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(Smugglers, Iron and Forests)
Built on a hill with sweeping views over the surrounding countryside,
Goudhurst can be found 9 miles east of Royal Tunbridge Wells on the A262.
The village has in the past been known as Goodherst, Goutherst and Goudherst.
The high street is lined with a wealth of old weatherboard and traditional
Kentish tile-hung houses.
The Bedgebury estate is one of the oldest in Kent dating from 815AD, lying between
Hawkhurst to the east, Flimwell to the south, Kilndown to the west and
Goudhurst to the north. William the Conqueror gave the manor to the de Bedgebury
family who owned it until 1450 , when the Culpepper family acquired the land.
Queen Elizabeth I knighted Alexander Culpepper in 1573 when she stayed at the
In 1309 a weekly market and two annual fairs were established by the wife
of Roger de Bedgebury.
In 1341, the Archbishop decreed that the Rector of Goudhurst should recieve an
annual tithe including herbs sown in gardens. This led to a dispute as to
whether hops are grown in gardens or fields. the vicar wished for a greater
tithe, and tried to claim a part of all hop production, he lost the argument.
However the hop fields are known locally as 'Hop Gardens'.
The area had many immigrant Flemish weavers brought into England by
King Edward III, much of the wealth of Goudhurst was founded on weaving and hops.
The church houses many memorials to the Culpepper Family. These include painted
wooden effigies of the Iron Master Sir Thomas Culpepper and his wife, which were
carved and painted in 1537. The family owned an iron foundry at the nearby
Manor of Bedgebury , where they cast guns some of which were used in the fleet
that fought the Spanish Armada in 1588.
The parish church of St Marys was built mainly in the 15th century. The tower
which was built in the early 1300's was struck by lightning in 1637 and caught
fire. The fire was so intensive that the bells melted, and the tower had to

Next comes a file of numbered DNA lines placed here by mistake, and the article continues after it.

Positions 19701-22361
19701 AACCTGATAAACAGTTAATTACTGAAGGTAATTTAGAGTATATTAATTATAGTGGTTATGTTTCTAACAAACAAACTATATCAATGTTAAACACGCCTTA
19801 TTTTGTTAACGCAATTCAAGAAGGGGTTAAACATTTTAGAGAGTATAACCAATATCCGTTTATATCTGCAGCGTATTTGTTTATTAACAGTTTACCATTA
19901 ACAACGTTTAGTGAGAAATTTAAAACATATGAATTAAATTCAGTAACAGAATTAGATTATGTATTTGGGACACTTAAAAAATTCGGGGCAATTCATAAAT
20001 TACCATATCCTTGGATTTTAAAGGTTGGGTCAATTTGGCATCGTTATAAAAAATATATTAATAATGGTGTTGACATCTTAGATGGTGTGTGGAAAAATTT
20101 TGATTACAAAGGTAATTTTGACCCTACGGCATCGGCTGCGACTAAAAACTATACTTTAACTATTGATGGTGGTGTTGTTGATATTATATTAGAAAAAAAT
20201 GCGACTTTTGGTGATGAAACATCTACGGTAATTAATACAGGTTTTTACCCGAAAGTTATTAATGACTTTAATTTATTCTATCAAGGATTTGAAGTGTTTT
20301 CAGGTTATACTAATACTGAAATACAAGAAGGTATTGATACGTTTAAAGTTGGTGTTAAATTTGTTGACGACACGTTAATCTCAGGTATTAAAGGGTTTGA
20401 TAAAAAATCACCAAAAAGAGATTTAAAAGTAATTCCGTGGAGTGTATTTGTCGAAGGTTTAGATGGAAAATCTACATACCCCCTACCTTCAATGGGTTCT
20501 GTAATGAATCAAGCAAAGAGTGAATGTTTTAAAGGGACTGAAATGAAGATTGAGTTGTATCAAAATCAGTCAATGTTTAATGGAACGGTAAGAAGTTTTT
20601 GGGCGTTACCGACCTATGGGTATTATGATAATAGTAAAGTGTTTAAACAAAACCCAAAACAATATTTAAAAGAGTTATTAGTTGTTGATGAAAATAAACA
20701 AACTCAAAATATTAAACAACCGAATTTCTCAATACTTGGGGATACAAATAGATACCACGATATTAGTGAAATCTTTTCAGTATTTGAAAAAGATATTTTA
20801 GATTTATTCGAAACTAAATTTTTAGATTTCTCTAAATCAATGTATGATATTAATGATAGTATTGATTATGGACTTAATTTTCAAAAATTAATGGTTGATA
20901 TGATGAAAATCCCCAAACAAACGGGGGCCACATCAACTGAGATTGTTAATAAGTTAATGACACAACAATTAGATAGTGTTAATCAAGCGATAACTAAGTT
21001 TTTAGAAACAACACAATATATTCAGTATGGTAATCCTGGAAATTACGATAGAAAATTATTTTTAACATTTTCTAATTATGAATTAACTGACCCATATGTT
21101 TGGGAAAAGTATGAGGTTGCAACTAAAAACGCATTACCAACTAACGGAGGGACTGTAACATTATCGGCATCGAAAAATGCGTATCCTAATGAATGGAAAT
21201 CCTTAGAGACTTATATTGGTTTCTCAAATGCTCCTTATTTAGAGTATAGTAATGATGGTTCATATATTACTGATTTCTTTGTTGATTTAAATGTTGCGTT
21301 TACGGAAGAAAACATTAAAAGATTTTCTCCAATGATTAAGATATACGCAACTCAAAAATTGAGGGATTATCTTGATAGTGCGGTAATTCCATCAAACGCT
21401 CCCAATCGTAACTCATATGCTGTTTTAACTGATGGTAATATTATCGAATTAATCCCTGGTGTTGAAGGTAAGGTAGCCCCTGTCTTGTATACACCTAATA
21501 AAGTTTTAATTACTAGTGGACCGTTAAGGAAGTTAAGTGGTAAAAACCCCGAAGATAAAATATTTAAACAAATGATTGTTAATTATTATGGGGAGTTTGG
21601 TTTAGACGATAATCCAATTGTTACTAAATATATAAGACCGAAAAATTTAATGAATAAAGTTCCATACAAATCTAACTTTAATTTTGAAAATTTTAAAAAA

be rebuilt. Over 50 churches can be seen from the top of the tower, from
Romney Marsh to the North Downs.
In 1680 Bedgebury estate was sold, the manor house was demolished, and a new one built
which in the 1920's became the famous Bedgebury Girls School .
In 1747, William Stuart, an ex-army corporal, with a hastily recruited militia,
took on and defeated the notorious Hawkhurst Gang of smugglers. The gang had
terrorised the countryside for miles around Hawkhurst , and hearing of the
formation of the militia, they threatened to burn down every house in Goudhurst
and kill all the residents. However on Monday 20th April 1747 the villagers
fought and defeated the smugglers in a pitched battle.
Bedgebury Forest was acquired in 1924 by the Forestry Commission. The Royal
Botanical Gardens ayt Kew created the Pinetum in order to grow rare foreign
trees and shrubs which could not survive in the polluted London air. The
Bedgebury Pinetum houses the largest collection of conifers in Europe.
During the Second World War in 1940 the church was damaged by two parachute mines,
which exploded destroying most of the windows. The church tower was used by the
Home Guard as an observation platform.
| Goudhurst has a few small shops, with the main shopping centres being at
Royal Tunbridge Wells 9 miles west, and Cranbrook about 6 miles east.
The nearest trains can be caught at Marden about 5 miles north on the main
Ashford to London line providing frequent servuices to the Capital.
| Goudhurst has magnificent views to the north, west and south across the high weald.
Many Oast houses can be seen around, showing the importance of the hop growing
The main high street has some beautiful ancient houses, and is the epitomy of
a Kentish village of the High Weald. The village duck pond still remains in
the centre of the village, and sitting on the benches watching the birds is